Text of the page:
Food freedom is having a choice

My eating disorder taught me that I didn't have to be behind bars to experience lack of freedom. I was at war with what I ate and my body.

Photo by Justin Luebke on Unsplash

My eating disorder taught me that I didn’t have to be behind bars to experience lack of freedom. I was at war with what I ate and my body for more than 15 years, and for me this was like being in a prison. My whole life experience was determined by what I ate and how big or small my body felt. I was a victim of my limiting thoughts and beliefs. It felt like I had no choice. This obsession negatively impacted my health, relationships with men, family and friends, as well as my professional life.

At age 30 I hit bottom and made a decision to get out of the black hole. This is when my desire to be sane and happy got stronger than my desire to eat perfectly and correct my body. All I wanted was to shut down the voice in my head and feel sane and healthy. I didn’t want to cry and isolate anymore. I wanted food freedom.

The journey towards food freedom is rocky, confusing and painful. I see this in my personal experience and my current work with women as a health coach focused on eating disorders and unwanted habits around food. When I was in recovery, I thought food freedom meant finally being able to eat like a normal person. I thought it was miraculously gaining more willpower or self-control. I was wrong. It was harder than that. One of the most important lessons my journey has taught me is that food freedom is actually having a choice. Those with an eating disorder know that the obsession and insanity feel like our destiny. It feels like we have no choice. There’s no hope.

In A Man’s Search for Meaning, Austrian psychiatrist and Holocaust survivor, Viktor Frankl wrote that “between stimulus and response there is a space. In that space is our power to choose our response. In our response lies our growth and our freedom.” In an eating disorder there’s no space between the stimulus and the response. There’s only one choice: restricting, purging, binge eating, isolating, over exercising, etc. I learned that food freedom starts happening when we surrender and are willing to look for mechanisms that allow us to widen the gap between the stimulus and the response.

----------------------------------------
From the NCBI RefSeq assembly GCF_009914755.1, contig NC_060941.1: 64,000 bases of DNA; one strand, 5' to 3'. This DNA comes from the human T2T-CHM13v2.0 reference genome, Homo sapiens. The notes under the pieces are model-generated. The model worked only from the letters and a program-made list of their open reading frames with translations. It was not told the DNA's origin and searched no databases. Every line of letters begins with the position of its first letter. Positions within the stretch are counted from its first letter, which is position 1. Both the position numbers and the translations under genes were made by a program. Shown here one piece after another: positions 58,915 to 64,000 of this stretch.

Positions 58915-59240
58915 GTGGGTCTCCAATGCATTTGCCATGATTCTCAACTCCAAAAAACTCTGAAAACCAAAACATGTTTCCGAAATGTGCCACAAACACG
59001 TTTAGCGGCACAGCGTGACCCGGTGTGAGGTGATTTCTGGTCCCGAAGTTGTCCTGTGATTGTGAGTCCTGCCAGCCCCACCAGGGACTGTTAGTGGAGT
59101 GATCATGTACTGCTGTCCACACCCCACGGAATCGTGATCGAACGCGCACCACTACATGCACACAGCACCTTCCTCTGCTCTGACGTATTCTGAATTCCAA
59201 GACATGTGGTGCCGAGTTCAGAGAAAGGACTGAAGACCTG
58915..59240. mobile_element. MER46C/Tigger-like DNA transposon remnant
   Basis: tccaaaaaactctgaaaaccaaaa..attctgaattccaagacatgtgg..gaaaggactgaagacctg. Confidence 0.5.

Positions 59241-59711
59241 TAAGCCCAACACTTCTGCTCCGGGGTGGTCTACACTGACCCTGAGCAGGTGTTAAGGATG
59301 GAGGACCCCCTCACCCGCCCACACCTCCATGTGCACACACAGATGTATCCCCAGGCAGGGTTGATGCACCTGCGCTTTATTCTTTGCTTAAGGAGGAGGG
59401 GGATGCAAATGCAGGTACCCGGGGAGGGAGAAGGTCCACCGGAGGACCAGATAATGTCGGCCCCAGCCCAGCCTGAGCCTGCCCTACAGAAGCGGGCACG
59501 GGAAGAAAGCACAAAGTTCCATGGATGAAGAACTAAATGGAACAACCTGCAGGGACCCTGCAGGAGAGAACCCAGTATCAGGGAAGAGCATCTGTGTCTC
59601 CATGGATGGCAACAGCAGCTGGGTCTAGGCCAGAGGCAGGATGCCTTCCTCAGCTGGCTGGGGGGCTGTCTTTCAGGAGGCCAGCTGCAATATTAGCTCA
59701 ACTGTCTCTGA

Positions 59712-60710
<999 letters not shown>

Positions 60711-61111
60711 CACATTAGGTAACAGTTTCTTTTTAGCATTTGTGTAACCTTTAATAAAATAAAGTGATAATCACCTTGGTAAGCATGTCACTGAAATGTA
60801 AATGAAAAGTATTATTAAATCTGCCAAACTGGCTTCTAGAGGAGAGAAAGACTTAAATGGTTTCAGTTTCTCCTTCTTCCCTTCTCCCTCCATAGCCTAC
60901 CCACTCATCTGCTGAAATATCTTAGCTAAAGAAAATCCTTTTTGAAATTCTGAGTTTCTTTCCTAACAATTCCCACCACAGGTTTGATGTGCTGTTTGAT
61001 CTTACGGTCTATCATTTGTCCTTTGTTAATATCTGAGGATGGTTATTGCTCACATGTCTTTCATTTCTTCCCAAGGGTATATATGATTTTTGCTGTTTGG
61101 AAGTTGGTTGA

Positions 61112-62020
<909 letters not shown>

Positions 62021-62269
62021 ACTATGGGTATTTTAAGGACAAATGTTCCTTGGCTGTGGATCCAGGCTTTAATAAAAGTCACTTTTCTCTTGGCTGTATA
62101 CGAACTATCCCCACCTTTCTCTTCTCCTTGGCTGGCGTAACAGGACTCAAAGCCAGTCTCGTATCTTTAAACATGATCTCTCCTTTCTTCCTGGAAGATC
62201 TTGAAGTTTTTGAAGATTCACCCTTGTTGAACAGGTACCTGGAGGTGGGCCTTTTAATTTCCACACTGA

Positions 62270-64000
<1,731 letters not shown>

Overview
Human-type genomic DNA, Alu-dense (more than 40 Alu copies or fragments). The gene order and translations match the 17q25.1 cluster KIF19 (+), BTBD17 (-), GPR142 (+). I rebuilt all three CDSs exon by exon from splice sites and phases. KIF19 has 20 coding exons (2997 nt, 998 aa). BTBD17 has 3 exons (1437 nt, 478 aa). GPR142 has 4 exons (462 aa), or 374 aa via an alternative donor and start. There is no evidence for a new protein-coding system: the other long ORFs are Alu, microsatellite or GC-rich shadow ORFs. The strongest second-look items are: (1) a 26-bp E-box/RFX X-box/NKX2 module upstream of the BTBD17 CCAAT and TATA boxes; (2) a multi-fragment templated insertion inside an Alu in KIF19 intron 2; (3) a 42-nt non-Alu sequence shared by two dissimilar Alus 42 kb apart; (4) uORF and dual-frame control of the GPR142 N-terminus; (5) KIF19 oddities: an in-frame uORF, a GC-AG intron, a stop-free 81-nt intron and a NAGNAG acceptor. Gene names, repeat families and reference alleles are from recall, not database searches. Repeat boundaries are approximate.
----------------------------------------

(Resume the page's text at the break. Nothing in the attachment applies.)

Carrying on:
These mechanisms are any tool, group, practice or resource that centers you and gives you that pause or millisecond that opens the door to make a choice. Food freedom doesn’t mean common triggers like stress or the unpleasant things in life disappear. It means that you’re able to pause and choose to either go ahead with the harmful behavior or make a wiser, kinder choice.

Photo by Peter Secan on Unsplash

In practice, food freedom is a state in which you’re able to enjoy food and people around you. You aren’t obsessed with dieting and restriction. You forgive yourself when you’ve eaten “too much” and don’t try to “correct” it for the sake weight-loss. It’s accepting that sometimes the “cake” is the right thing to eat. It’s feeling sane around food. It’s accepting your body’s perfect imperfection. You’re free from the food obsession when a number on the scale is not the base of your food choices, but rather physical, emotional and mental nourishment. It’s discovering who you are outside of the food obsession. It’s feeling comfortable in your own skin.

While eating disorders are a complex puzzle and the journey of recovery isn’t the same for everyone, we only start getting a taste of food freedom when we realize that we do have a choice.

The information provided on this post is for educational and informational purposes only and solely as a self-help tool for your own use. 

Written by Lina Salazar.

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